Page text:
or political character in order to force the sovereign will of another
State and obtain from it advantages of any kind.” (Article 20)

There is no need to interpret these articles, because they are written very
plainly. They say that not only is “armed force” forbidden as a “form of
interference,” but so is the “use of coercive measures of an economic or
political character” to violate the sovereignty of a country. The tenor of
the Senate hearing was in total violation of the spirit and letter of the
OAS charter and the Charter of the United Nations
<https://www.un.org/en/charter-united-nations/>. But this has been the
behavior of the U.S. government since at least 1954, when the Central
Intelligence Agency overthrew the government of Jacobo Árbenz of Guatemala.


The U.S. senators certainly attacked Abrams for his failure. But what was
the failure that bothered them? Not the failure to abide by the laws and
conventions signed by the United States; that was not the problem.

Universally, the senators attacked Abrams for not being able to succeed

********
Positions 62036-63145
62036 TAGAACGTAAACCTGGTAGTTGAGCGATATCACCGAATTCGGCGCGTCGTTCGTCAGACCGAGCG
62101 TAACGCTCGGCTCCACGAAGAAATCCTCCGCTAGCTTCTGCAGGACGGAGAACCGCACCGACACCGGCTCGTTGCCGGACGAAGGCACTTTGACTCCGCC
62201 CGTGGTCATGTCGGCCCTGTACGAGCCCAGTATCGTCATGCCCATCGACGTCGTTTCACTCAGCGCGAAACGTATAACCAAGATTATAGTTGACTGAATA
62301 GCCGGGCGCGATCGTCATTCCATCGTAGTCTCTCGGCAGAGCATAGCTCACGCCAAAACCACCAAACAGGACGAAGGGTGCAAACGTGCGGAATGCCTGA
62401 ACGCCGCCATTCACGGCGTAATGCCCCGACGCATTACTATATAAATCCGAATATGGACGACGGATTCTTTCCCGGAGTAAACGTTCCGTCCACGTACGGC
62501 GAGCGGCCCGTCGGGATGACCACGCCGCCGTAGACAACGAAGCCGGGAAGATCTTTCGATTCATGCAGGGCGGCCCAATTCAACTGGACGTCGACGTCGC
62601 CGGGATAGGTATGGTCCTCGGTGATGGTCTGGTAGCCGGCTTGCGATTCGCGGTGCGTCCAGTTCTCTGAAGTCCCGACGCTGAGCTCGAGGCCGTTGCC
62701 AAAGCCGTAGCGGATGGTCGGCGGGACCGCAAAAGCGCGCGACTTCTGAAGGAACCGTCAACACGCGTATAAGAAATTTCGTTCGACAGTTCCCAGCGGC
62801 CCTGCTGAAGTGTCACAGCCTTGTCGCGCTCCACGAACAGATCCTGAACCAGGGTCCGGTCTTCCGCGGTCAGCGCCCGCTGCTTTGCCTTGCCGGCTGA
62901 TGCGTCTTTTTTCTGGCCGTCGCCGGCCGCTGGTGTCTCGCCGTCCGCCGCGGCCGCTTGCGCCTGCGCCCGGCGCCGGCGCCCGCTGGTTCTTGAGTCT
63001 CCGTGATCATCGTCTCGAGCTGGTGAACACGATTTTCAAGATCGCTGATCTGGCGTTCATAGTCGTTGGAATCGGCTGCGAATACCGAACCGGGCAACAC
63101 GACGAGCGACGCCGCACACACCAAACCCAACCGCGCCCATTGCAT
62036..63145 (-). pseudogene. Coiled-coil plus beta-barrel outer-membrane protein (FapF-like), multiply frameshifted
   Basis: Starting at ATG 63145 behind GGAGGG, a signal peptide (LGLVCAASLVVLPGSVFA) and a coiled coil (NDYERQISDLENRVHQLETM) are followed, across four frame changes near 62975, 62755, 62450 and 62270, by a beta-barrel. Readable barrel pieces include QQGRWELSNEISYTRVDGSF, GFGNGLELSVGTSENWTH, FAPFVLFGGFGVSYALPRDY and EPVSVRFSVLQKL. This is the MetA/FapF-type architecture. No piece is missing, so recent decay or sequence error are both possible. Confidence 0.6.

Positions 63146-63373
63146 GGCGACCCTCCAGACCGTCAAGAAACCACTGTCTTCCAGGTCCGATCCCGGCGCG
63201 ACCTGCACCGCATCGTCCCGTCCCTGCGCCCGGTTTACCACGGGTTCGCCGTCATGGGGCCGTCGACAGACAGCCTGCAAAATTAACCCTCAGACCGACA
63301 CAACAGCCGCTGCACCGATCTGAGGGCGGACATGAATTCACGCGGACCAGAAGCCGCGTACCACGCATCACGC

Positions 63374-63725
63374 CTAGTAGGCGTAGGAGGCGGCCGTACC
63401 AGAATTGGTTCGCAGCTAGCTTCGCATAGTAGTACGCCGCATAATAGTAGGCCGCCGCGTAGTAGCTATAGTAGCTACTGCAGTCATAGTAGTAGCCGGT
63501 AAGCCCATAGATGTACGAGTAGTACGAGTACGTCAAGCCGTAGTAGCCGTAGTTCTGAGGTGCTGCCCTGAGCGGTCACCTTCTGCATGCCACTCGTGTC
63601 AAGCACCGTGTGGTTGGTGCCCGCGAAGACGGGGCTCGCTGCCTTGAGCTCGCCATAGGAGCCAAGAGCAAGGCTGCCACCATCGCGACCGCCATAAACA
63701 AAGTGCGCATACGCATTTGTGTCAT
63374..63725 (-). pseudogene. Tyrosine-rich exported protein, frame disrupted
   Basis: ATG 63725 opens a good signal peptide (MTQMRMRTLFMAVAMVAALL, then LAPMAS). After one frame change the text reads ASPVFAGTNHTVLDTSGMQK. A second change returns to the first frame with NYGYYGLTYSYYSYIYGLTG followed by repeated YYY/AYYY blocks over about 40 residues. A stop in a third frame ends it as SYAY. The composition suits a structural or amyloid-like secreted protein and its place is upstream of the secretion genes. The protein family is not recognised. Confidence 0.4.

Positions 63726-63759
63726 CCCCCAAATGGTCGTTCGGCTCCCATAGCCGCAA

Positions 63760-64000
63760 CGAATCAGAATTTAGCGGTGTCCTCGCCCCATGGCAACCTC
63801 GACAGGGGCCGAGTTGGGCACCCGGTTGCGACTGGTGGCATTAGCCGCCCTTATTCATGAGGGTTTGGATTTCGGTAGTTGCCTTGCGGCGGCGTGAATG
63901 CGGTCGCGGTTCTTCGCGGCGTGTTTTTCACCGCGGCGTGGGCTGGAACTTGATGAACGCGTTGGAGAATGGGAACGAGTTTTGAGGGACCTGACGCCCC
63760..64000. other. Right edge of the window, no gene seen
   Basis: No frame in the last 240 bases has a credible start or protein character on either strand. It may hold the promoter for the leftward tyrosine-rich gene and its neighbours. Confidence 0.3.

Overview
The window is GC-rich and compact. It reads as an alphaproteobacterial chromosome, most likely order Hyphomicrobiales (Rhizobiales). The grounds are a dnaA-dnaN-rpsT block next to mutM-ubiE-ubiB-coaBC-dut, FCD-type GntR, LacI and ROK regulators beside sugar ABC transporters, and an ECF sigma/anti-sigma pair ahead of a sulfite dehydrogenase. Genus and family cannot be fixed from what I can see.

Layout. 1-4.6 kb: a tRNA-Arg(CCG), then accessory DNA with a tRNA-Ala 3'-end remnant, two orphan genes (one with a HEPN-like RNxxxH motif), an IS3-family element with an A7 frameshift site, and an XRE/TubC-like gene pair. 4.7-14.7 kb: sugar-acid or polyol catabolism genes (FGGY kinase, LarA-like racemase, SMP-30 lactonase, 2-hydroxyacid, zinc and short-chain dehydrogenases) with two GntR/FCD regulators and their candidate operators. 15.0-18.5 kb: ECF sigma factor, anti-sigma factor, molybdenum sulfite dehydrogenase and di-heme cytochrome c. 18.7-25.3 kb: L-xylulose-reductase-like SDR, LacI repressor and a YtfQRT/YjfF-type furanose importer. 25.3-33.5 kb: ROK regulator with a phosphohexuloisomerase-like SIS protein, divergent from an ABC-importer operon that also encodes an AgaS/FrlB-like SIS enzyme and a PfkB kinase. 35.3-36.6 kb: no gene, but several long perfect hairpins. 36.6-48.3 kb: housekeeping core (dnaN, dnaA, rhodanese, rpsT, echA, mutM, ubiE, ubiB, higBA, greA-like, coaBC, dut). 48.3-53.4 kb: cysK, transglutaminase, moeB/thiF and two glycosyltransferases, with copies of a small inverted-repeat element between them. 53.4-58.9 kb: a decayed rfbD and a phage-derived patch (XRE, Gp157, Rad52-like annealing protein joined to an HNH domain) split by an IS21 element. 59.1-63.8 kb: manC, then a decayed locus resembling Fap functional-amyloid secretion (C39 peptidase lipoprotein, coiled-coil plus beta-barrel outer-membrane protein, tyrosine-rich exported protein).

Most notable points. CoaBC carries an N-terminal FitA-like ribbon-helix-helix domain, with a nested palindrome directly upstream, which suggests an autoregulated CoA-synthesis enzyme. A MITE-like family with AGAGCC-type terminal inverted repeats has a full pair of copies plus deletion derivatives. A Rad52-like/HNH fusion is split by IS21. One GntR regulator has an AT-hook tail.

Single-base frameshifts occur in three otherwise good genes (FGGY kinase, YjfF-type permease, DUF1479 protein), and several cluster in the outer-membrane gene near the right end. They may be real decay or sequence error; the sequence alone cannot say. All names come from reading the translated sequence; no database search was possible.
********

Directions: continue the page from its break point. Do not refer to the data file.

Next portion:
with his coup plans. They gave him advice about how to better overthrow the
government of Maduro. Thus far, the U.S. government has denied Venezuela
access to IMF funds, charged the leadership in Venezuela of
drug-trafficking (with a hallucinatory
indictment), and sent a carrier group to tighten the embargo on the
country; none of these policies
have succeeded, despite the full weight of the U.S. government behind them.
Rather than concede that the government of Maduro has popular support, the
United States wants to pursue its policy with even more draconian methods.

The United States is currently conducting a hybrid war, which includes an
economic war (sanctions and sabotage) and an information war (coloring the
government as authoritarian). Some senators wanted the Trump administration
to go beyond this highly destructive form of warfare. They wanted the U.S.
government to run a full blockade of Venezuelan ports.

The Trump administration is unwilling to go that far. Such a policy, Abrams
said, would be an “act of war.” Trump wants a war, but not an open war; the
U.S. military knows that it might be able to flatten Caracas, but it would
not be able to win a war against the Venezuelan people.